In 2012, Cuomo and the Legislature also agreed to freeze the Medicaid contributions paid by New York City and county governments, leaving the state to fully fund any increase in the non-federal share. This move became fully effective in 2015.11
In a related effort, the Cuomo administration obtained an additional $8 billion in federal funding over five years to create the Delivery System Reform Incentive Payment program, or DSRIP.12
To qualify for this money, hospitals and other health-care providers and social service groups were required to organize themselves into regional “performing provider systems,” with a mandate to improve the coordination of care delivery for Medicaid recipients and cut down on preventable hospital visits. The waiver period runs through March 2020.
Over the past eight years, dozens of changes recommended by the Medicaid Redesign Team have been implemented with varying degrees of success.
The push for more managed care has shown progress. As of November 2018, 77 percent of all recipients were enrolled in privately run Medicaid managed care plans, up from 69 percent in 2011.13 The share of spending through managed care plans has increased more dramatically, from less than half to 68 percent – reflecting the much higher costs associated with managed long-term care for enrollees with disabilities.14
The increase in managed care was accompanied by lower spending in certain areas, prescription drugs being a particularly striking example.
Previously, the state directly reimbursed pharmacies for filling the prescriptions of Medicaid recipients – a system known as “fee for service.” Under the new approach, those pharmacy claims would be paid by managed care plans, along with bills from doctor’s offices, clinics, hospitals, etc.
The expectation was that the plans would do a better job of encouraging patients to replace high-priced brand-name drugs with generic alternatives – as plans routinely do for private-sector customers.
The effect was striking: In the first two years after the “carve in” took effect in 2011, the average gross price per prescription paid by Medicaid dropped 23 percent, far outpacing a national downward trend of less than 2 percent.15 This was likely due in part to plans’ efforts to switch patients from name-brand drugs to generic alternatives.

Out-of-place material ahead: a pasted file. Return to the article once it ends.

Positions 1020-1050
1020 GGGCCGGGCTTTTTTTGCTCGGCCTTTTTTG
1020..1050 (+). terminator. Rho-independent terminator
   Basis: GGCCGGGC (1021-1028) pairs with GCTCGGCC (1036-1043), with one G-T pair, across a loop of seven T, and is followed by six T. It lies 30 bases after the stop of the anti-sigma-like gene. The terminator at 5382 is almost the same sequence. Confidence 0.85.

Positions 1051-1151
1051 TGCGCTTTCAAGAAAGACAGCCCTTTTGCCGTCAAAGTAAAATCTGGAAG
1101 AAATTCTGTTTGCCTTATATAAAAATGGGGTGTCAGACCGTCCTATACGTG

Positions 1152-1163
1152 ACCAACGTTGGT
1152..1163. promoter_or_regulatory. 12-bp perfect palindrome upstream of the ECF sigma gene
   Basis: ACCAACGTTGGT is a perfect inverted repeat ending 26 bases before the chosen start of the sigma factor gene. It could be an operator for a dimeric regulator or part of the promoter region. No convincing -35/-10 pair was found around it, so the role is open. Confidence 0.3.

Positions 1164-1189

New York’s Medicaid drug costs rebounded after 2013, due in large part to heavy spending on newly released hepatitis C treatments that cost tens of thousands of dollars for a course of treatment. However, the state’s per-prescription spending rate stayed below the national average through 2017.16
Other reforms have fallen short of expectations.
For example, the Fully Integrated Duals Advantage (FIDA) program targeted a particularly costly subset of the so-called dual-eligible population, who qualify for both Medicaid and Medicare.
The goal was to enroll more of them in managed care. However, federal policy does not allow mandatory managed-care enrollment for Medicare recipients, as it does for Medicaid recipients, so participation has been voluntary. As of 2018, fewer than 4,000 people out of a target population of 110,000 were signed up.
According to a report from the Citizens Budget Commission of New York, “The low participation likely is due to individuals’ satisfaction with their current care, their lack of understanding of the nature of the FIDA plans and their potential benefits, and in some cases current providers encouraging them to opt out.”17
The program is due to expire at the end of 2019.
Overall, from 2011 to 2016, the Medicaid Redesign Team’s cost-control efforts showed signs of working. Enrollment soared by 31 percent as the Affordable Care Act broadened eligibility and promoted sign-ups, but the global cap held spending growth to 17 percent.18
As a result, per-recipient spending dropped 11 percent, and the gap between New York and the U.S. average shrank from $3,900 to $2,400.19
After 2016, however, the picture changed significantly. First, enrollment stopped its rapid growth and held steady around 6.2 million, where it stands today. Meanwhile, spending growth accelerated.20